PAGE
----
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Science tuition classes in Miracle Learning Centre is easy to understand and help you to improve in your grades. If you do not understand Science, you must definitely attend the Science tuition class at Miracle Learning Centre. Let us learn about electricity in this Science tuition lesson.
What is electricity? One very common example of electricity is a bolt of lightning. Here is a fun fact: a single bolt of lightning is enough to light 100 powerful lamps for a whole day or make a couple of hundred thousand slices of toast!
So what exactly is electricity? Electricity is a type of energy that can build up in one place or flow from one place to another. Electricity that gathers in one place is known as static electricity. Electricity that moves from one place to another is called current electricity.
What causes static electricity? An example is when you rub a balloon against your pullover 20 or 30 times, you will find that the balloon will stick to you. How did this happens? Rubbing the balloon gives it an electrical charge. This charge makes it stick to your pullover just like a magnet because your pullover gains an opposite electric charge. So your pullover and the balloon attract one another like the opposite poles of two magnets.
Lightning is also caused by static electricity. As rain clouds move through the sky, the rub against the air around them. This causes a build up of huge electric charge. Eventually, when the charge is big enough, it leaps to Earth as a bolt of lightning.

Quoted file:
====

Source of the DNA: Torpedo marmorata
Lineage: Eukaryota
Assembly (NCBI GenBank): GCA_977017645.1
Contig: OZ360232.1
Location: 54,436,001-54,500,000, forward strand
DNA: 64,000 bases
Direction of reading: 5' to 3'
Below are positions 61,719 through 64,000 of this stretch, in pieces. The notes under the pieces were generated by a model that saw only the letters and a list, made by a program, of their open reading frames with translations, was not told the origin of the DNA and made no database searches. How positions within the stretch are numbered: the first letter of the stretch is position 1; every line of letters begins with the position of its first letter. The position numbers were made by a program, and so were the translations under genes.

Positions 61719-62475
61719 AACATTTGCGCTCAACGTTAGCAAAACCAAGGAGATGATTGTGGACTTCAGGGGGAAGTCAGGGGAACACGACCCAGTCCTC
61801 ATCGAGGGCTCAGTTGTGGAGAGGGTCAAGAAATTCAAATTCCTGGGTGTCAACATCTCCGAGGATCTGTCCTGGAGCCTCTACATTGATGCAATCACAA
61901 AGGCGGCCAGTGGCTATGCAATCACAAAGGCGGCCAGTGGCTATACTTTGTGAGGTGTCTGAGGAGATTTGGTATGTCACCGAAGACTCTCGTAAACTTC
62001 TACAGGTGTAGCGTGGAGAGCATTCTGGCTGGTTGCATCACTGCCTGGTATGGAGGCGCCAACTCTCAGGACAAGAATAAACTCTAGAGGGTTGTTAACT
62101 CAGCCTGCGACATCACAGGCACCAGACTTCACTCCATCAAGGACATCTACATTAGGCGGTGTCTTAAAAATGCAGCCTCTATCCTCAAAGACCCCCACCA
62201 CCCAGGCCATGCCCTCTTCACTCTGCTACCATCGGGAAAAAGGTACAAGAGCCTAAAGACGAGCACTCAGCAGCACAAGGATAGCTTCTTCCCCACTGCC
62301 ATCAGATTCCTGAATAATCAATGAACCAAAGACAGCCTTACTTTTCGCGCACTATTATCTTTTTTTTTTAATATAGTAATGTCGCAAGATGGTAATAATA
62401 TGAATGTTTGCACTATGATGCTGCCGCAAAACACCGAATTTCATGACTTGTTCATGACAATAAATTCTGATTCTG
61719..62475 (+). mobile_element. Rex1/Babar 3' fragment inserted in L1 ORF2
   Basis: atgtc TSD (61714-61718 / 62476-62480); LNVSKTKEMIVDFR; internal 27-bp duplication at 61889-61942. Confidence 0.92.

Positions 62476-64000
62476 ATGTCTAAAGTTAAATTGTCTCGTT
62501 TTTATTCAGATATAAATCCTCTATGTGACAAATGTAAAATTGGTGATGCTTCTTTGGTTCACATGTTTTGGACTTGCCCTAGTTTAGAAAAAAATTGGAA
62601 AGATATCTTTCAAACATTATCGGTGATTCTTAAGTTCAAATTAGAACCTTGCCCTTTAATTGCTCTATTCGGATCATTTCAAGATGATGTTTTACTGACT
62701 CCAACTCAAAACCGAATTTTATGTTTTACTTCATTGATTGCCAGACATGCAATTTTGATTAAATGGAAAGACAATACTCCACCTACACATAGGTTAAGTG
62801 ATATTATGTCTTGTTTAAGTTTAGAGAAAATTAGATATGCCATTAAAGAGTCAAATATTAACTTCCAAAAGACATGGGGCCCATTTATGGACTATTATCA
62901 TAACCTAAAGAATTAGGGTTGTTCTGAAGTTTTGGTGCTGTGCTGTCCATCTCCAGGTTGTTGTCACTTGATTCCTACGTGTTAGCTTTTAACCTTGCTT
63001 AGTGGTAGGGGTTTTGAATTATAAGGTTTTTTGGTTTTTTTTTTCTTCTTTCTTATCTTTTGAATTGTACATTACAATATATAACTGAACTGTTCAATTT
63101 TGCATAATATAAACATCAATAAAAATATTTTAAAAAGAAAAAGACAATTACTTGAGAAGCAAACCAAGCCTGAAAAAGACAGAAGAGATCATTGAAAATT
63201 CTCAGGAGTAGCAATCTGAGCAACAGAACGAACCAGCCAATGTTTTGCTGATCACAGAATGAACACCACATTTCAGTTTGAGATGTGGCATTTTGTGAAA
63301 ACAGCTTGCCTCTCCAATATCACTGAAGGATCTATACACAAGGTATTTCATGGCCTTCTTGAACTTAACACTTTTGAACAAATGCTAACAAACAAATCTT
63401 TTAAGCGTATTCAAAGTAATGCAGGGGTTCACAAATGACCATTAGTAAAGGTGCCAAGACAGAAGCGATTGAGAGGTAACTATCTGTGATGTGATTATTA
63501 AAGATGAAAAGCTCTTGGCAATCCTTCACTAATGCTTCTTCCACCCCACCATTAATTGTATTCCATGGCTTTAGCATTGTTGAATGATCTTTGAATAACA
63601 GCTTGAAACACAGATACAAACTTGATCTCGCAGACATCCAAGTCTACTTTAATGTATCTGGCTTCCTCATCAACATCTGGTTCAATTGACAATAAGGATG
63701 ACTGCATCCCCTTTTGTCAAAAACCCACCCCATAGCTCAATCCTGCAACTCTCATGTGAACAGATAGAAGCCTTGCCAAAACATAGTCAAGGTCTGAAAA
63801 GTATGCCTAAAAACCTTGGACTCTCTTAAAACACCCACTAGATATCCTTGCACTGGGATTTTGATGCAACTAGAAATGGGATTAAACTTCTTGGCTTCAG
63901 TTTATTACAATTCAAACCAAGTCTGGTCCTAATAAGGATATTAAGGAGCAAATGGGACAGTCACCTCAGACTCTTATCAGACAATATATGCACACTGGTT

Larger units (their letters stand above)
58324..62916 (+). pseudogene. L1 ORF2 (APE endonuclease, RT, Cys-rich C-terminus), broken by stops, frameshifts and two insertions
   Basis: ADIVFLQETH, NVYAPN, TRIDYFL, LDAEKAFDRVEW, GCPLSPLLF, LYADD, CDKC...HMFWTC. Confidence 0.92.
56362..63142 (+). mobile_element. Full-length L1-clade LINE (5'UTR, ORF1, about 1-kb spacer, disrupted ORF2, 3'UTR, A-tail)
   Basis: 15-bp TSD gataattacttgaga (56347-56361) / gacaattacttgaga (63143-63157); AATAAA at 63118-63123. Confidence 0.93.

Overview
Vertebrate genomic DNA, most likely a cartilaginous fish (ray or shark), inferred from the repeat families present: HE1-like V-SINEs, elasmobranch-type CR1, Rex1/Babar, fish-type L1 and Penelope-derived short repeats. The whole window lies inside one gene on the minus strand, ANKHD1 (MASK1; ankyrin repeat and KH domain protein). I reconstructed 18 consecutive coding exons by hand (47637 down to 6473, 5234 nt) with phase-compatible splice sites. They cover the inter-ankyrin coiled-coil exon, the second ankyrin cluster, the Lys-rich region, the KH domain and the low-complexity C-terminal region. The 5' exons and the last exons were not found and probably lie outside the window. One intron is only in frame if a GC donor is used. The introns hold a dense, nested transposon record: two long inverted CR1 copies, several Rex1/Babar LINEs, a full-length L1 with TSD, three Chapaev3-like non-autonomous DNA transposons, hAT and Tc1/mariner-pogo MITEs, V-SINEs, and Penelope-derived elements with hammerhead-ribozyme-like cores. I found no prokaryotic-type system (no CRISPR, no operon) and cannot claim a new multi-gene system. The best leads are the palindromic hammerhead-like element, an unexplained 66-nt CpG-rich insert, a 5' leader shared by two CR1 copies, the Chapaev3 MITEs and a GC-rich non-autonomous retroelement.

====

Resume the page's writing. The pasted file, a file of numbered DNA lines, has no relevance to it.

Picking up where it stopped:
As for current electricity, electrical energy carried by electrons move from one place to another. Electric currents are also involved in powering all the electrical appliances that you use, from washing machines to flashlights and from telephones to computers.
A current of electricity is a steady flow of electrons. Electricity can travel through something when its structure allows electrons to move through it easily. Metals like coppers have “free” electrons that are not bound tightly to their parent atoms. These electrons flow freely throughout the structure of copper and this is what enables an electric current to flow. In materials like rubber, the electrons are more tightly bound. There are no “free” electrons and as a result, electricity does not really flow through rubber at all. Conductors, like metal, that let electricity flow freely are said to have high conductivity and a low resistance whereas insulators, like rubber, that do not allow electricity to flow have low conductivity and a high resistance.
For electricity to flow, there must be a force to push these electrons. This force is called an electromotive force (EMF). A battery or a power outlet creates EMF that makes a current of electrons flow. EMF is also known as voltage.
Miracle Learning Centre would like to bring you more articles on Science tuition concepts. We hope you have understood more about electricity. Do come to Miracle Learning Centre for more Science tuition lessons to learn more about acids electricity.